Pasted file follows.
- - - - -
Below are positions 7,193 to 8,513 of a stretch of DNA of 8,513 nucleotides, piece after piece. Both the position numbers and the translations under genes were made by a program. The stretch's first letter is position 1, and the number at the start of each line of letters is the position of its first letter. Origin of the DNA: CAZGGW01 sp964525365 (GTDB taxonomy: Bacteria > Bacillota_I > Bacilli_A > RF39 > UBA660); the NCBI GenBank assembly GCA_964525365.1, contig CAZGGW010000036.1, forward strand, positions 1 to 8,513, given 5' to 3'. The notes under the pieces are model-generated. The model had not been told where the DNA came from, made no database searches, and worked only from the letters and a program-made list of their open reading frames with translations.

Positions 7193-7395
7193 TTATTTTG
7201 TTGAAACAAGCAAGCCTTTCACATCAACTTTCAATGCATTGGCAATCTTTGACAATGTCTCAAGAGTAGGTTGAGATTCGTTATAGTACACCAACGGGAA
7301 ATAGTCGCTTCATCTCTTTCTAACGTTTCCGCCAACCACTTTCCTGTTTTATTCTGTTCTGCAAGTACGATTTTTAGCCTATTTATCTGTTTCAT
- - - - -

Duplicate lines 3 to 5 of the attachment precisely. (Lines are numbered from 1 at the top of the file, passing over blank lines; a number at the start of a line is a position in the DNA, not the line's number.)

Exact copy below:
7193 TTATTTTG
7201 TTGAAACAAGCAAGCCTTTCACATCAACTTTCAATGCATTGGCAATCTTTGACAATGTCTCAAGAGTAGGTTGAGATTCGTTATAGTACACCAACGGGAA
7301 ATAGTCGCTTCATCTCTTTCTAACGTTTCCGCCAACCACTTTCCTGTTTTATTCTGTTCTGCAAGTACGATTTTTAGCCTATTTATCTGTTTCAT